We’ve entered new territory: the kids are big enough for their own rental bikes! Also, kid bikes are more readily available at rental places these days. So are bike seats, trailers, and trailer bikes for kids who don’t have the stamina or skills to ride on their own. And to a lesser degree, cargo bikes. We were on spring break last week and flew to LA to visit family with a day trip up to Santa Barbara for passover with family friends.
Last time we biked in Santa Barbara (six years ago) we rented one of several cargo bikes at WheelHouse (RIP) and I probably would have done that again to keep things simple (carrying kids is simpler than leading kids for me…especially if it’s flatter than home).
I wouldn’t have thought about biking at all for this visit had we not been in the midst of 30 Days of Biking and I’m so glad I did because it was great! I found Wheel Fun Rentals online ahead of time and hoped the kid bikes mentioned on the website were small enough for my kids, but as a backup I knew we could rent a surrey (those four-wheeled four- or six-seaters with canopy). The surrey wouldn’t have been as fun because it can only go on the Cabrillo bike path along the beach and I was really excited about the self-guided bike tour.
I grew up in Santa Barbara and know the terrain so I knew the kids wouldn’t want to ride all the way to the Mission (nor would I!) but biking to Alameda Park (to which we had plans to drive after our bike adventure because Kids World Castle Playground is the best!) and then over to the fig tree sounded perfect.
Note: the self-guided-tour map wasn’t available in print at Wheel Fun Rentals, but it’s totally worth doing so print one out before you go. There were more bike options than shown on the website–like trailer bikes! I bet I could have rented a tandem bike with trailer bike and even if my stoker couldn’t reach the pedals, we would have all been on a communal heavy bike like we’re used to.
As a kid in Santa Barbara I just biked on sidewalks near my house and as a college student I biked all over the place, though I avoided State Street because it wasn’t good for biking back then. I often wonder if my experience biking with kids in Seattle would be different had I lived here before becoming a parent. I can imagine as a [relatively] speedy bike commuter I might be scared to add kids to that mix, but only having started slowly doing small rides with a baby wasn’t intimidating. Not that this experience in Santa Barbara answers that question for me, but it was cool to lead my babies on streets familiar yet better than remembered.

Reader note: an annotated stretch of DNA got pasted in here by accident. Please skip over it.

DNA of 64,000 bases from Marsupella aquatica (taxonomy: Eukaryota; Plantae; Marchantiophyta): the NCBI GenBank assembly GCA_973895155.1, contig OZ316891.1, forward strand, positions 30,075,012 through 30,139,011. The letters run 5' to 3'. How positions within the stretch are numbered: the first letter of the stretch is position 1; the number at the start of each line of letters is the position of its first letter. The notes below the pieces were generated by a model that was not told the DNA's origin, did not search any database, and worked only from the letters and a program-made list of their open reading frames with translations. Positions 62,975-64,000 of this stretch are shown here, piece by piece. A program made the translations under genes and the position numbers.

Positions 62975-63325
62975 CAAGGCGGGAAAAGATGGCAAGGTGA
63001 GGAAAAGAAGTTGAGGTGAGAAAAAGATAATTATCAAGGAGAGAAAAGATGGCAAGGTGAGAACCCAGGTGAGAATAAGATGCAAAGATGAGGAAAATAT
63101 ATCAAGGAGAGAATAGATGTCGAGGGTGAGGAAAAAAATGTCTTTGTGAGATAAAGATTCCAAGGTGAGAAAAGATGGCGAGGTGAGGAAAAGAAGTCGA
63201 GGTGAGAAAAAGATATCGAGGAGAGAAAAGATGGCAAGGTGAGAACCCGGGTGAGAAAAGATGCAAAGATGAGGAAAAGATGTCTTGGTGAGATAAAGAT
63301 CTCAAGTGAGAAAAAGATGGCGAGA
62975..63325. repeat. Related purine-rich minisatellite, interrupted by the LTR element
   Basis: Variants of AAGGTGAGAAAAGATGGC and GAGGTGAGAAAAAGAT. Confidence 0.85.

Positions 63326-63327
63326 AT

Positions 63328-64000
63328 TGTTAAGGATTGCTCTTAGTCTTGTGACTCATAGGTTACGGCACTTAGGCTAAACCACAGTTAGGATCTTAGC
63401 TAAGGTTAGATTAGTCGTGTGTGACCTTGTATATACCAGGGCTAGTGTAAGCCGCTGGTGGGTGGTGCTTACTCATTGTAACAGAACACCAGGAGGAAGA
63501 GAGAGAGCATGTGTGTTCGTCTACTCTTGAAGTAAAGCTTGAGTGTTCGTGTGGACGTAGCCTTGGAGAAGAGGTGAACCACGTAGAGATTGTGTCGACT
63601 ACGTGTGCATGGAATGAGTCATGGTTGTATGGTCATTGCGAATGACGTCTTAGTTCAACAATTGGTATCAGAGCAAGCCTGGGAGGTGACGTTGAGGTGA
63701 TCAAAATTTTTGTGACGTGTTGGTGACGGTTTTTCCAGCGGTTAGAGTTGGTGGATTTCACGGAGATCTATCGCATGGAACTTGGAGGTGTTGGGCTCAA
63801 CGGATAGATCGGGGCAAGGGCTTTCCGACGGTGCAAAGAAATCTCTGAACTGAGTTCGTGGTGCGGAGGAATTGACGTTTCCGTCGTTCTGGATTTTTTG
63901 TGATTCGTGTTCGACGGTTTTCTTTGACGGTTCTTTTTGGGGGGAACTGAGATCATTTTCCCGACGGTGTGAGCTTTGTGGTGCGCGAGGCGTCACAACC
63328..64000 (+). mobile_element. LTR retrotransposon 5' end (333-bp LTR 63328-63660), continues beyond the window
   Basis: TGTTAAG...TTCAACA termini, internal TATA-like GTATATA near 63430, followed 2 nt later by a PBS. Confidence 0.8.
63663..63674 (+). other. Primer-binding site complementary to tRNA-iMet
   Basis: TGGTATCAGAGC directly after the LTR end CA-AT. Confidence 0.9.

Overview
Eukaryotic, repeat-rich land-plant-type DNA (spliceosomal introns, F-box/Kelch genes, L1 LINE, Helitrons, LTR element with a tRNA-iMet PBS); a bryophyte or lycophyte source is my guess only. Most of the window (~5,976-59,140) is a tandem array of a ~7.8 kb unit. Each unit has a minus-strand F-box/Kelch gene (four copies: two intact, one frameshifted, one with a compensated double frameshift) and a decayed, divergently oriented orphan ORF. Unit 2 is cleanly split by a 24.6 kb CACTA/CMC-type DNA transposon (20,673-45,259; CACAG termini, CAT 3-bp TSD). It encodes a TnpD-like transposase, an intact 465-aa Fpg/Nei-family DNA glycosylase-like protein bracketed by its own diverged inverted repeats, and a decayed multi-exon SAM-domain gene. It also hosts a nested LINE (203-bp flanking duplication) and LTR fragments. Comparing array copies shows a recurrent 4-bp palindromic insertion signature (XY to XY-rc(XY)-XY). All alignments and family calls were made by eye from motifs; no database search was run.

I would have preferred staying in a bunch the entire time, but I knew my seven-year old would want to ride ahead for the downhill/uphill under the 101 while my nine-year old lagged behind. I stayed right in the middle, slightly nervous. Fun fact: in the old days there were stop lights to cross the 101. And I see the latest State Street improvements happened just a few years ago.
State Street is still busy, but traffic (one lane in each direction, scattered parking, left- and right- turn lanes at intersections) moves slowly and there are tons of tourists on beach cruisers in the bike lanes. The bike lanes are ridiculously narrow when sandwiched between straight-going and right-turning car lanes, but for kids (and adults) who are decent at riding in a straight line, it’s OK.
Before returning the bikes within an hour ($25.85 total for our three bikes), we headed a few blocks out of the way to the fig tree. I love how being on bikes makes it incredibly easy to add in little trips! When I was a kid one could climb on the trunks, but it’s protected by a fence now.
I made one interesting observation when we skirted around a car idling slightly in the bike lane/mostly in the right-turn lane near Paseo Nuevo. There’s no Uber (private taxi service) here! [Actually a quick Google search shows that there is Uber in Santa Barbara, but the Yelp reviews reveal it’s so poorly regarded that no on uses it.] It was so pleasant biking in such a bustling area and not facing the obstacle course of idling and mid-block-U-turning Ubers prevalent in Seattle.